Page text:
Gabriele Adorno

Gabriele Adorno (1320–1383[1]) was the fourth Doge of Genoa. A member of the Adorno family, he was elected on March 14, 1363 to succeed Simone Boccanegra, who had died in office. He remained in the position until August 13, 1370, when he was deposed by the people of Genoa. He was succeeded by Domenico di Campofregoso.

Gabriele Adorno
Provincia di Genova-Stemma.svg
4th Lifetime Doge of the Republic of Genoa
In office
March 14, 1363 – August 13, 1370
Preceded bySimone Boccanegra
Succeeded byDomenico di Campofregoso
Personal details
Bornunknown date
unknown place
Died1383
Genoa, Republic of Genoa
MotherMarietta Giustiniani
FatherDaniele Adorno

Early lifeEdit

He was born in Genoa around 1320 to Daniele Adorno di Lanfranco and Marietta Giustiniani. Gabriele grew up in a merchant family and worked as an adult in his father's commercial branch.

Political careerEdit

Believed to be a Ghibelline, he was elected in 1350 and 1358 as a member of the Council of Elders. He collaborated with the second doge, Giovanni da Murta in negotiations with the Grimaldi family and with Simone Boccanegra, although the latter had challenged his actions many times. Da Murta wanted to charge Adorno with the difficult task of negotiating a peace with the Aragonese, who were allied with the Republic of Venice against Genoa, along with the intercession of John II, Marquis of Montferrat. At the death of Boccanegra, who had since regained the dogate, Adorno's name was selected by the assembly on March 14, 1363 as the new doge.

One of his earliest actions as doge was distribution of government offices between representatives of the Guelph and Ghibelline factions. He decreed perpetual exile from Genoa for the descendants of the Boccanegra family many of whom were confined in the small La Spezia town of Lerici under the custody of his relative Guglielmo Adorno. In internal and external operations, he had to deal with the increasingly turbulent relations between the feudal families of the Riviera - including the Spinola, Doria, and Fieschi families - and the Del Carretto family [it] of western Liguria where he sent his son-in-law Pietro Recanello. He sought the support of Pope Urban V against the Visconti, sending his brother Giannotto to Avignon.

On April 18, 1365, Genoa signed a treaty with Peter I of Cyprus, which opened a path for the Genoese domination on the island. They increased influence in eastern Europe decisive with the occupation of Soldaia in Crimea and the reinforcement of the local commercial and naval bases. In the next two years, Adorno signed more commercial treaties with the Aragonese in 1366 and with King Ferdinand I of Portugal in 1367.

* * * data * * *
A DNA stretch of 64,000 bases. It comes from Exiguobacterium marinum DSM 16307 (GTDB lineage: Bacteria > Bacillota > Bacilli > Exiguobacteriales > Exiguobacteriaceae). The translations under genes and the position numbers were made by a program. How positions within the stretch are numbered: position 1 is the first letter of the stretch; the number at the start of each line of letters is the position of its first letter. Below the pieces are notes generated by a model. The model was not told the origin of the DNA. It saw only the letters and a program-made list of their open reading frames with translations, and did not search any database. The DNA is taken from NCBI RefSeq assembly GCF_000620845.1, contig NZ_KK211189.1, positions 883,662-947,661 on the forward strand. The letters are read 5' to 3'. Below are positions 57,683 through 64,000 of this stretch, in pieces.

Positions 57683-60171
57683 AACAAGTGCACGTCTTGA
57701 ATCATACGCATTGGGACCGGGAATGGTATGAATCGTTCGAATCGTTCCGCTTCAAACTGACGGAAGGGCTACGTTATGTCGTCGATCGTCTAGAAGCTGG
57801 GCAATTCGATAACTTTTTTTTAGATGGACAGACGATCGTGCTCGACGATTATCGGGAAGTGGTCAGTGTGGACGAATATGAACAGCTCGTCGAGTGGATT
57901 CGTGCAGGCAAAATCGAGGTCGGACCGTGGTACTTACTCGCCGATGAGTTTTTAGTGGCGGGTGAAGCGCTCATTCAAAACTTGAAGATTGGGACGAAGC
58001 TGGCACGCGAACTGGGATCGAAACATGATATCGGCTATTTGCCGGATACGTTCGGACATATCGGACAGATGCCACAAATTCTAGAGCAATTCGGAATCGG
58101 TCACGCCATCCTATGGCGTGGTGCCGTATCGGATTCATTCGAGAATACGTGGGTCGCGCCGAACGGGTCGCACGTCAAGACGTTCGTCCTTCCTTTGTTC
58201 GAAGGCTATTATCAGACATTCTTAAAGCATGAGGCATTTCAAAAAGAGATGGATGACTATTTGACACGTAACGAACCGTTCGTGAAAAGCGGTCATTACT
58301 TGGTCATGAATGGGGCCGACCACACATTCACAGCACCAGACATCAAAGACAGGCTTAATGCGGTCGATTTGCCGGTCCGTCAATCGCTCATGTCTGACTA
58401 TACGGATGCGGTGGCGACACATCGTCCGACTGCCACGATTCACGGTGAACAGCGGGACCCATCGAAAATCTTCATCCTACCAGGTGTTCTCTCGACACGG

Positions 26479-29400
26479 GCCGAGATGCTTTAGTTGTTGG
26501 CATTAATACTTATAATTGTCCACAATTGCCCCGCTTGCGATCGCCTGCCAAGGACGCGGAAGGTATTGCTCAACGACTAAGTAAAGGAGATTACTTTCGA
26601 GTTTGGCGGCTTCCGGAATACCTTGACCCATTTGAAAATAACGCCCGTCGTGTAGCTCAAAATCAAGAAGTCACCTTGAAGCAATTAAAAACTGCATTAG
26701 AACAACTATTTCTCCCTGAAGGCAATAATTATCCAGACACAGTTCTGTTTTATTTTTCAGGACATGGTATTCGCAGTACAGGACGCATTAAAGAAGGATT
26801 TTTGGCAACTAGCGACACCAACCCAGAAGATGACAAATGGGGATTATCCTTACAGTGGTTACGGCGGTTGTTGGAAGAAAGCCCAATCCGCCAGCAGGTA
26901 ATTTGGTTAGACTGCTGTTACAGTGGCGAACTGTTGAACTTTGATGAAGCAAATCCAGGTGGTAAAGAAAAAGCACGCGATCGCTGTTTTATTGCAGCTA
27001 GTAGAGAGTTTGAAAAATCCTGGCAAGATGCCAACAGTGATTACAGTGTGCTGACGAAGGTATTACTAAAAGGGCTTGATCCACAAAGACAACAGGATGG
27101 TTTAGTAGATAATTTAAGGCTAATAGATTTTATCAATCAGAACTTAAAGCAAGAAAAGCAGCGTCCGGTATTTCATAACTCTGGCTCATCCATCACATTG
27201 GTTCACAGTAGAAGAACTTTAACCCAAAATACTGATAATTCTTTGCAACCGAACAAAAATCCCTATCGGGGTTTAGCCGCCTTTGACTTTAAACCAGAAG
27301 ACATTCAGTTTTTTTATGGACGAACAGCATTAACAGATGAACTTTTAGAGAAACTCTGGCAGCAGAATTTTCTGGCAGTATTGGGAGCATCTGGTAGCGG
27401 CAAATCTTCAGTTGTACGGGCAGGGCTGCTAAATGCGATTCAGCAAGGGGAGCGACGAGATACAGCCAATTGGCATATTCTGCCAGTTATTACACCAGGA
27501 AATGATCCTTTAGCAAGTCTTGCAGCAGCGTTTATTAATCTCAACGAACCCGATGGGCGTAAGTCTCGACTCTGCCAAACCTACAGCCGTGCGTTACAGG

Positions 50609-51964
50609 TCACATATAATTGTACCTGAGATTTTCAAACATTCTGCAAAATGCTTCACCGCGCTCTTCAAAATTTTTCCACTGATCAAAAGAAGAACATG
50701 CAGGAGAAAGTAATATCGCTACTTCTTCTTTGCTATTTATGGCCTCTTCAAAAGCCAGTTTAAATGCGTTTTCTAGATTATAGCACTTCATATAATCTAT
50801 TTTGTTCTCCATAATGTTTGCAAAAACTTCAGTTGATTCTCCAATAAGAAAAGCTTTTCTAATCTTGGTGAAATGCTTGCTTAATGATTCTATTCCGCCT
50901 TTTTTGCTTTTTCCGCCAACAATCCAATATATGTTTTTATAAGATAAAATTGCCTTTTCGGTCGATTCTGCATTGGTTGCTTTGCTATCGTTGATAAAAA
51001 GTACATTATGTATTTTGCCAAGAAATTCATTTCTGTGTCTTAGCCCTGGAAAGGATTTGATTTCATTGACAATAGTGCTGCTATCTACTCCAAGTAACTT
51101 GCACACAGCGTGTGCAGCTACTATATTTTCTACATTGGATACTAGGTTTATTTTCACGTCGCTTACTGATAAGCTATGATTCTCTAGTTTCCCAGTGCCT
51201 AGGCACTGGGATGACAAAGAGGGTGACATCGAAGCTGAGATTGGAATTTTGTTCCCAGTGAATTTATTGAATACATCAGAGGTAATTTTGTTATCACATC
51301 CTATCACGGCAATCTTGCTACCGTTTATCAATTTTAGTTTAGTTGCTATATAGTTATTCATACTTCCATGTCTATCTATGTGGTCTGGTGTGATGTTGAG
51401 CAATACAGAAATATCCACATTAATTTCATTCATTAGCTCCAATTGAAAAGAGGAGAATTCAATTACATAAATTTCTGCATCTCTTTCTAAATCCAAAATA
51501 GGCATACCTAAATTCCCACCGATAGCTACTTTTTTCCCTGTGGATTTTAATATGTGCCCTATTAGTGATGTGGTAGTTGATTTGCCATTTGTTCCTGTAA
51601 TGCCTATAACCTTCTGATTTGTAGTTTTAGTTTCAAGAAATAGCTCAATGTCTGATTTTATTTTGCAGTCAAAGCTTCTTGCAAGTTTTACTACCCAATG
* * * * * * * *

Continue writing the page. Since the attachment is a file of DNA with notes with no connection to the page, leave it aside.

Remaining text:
Despite his efforts to raise Genoa after conflicts with the Aragonese and Venice and the Visconti, the dissatisfaction among the population, particularly regarding taxes, increased in part due to a new political opponent, Leonardo Montaldo, who would later become doge in 1383. Adorno obtained the title of imperial vicar in 1368 from Holy Roman Emperor Charles IV in an unsuccessful attempt to increase his popularity. Another opponent, Domenico di Campofregoso, who Adorno had appointed vicar of the people, succeeded in exciting the crowd against the doge at a public assembly convened in the basilica Santa Maria delle Vigne. Adorno was forced to flee on August 13, 1370. The same day, Campofregoso was elected the next doge of Genoa.

Adorno was shortly after arrested by the new doge and confined at the castle of Voltaggio, and was only released through the intervention of cardinal Stefano Teobaldeschi. He died in Genoa in 1383.

Marriage and IssueEdit

He married Violante di Giustiniani Garibaldi in 1347, and they had several children, including:

In the artsEdit

Adorno is a character in Giuseppe Verdi's opera Simon Boccanegra; he is the tenor lead, and is the love interest of Boccanegra's daughter. In the opera, Boccanegra names Adorno his successor before dying.

FootnotesEdit

  1. ^ death date according to G. Petti Balbi, Lexikon des Mittelalters, vol. 1, 1980, ISBN 3-7608-8901-8, col. 165.

ReferencesEdit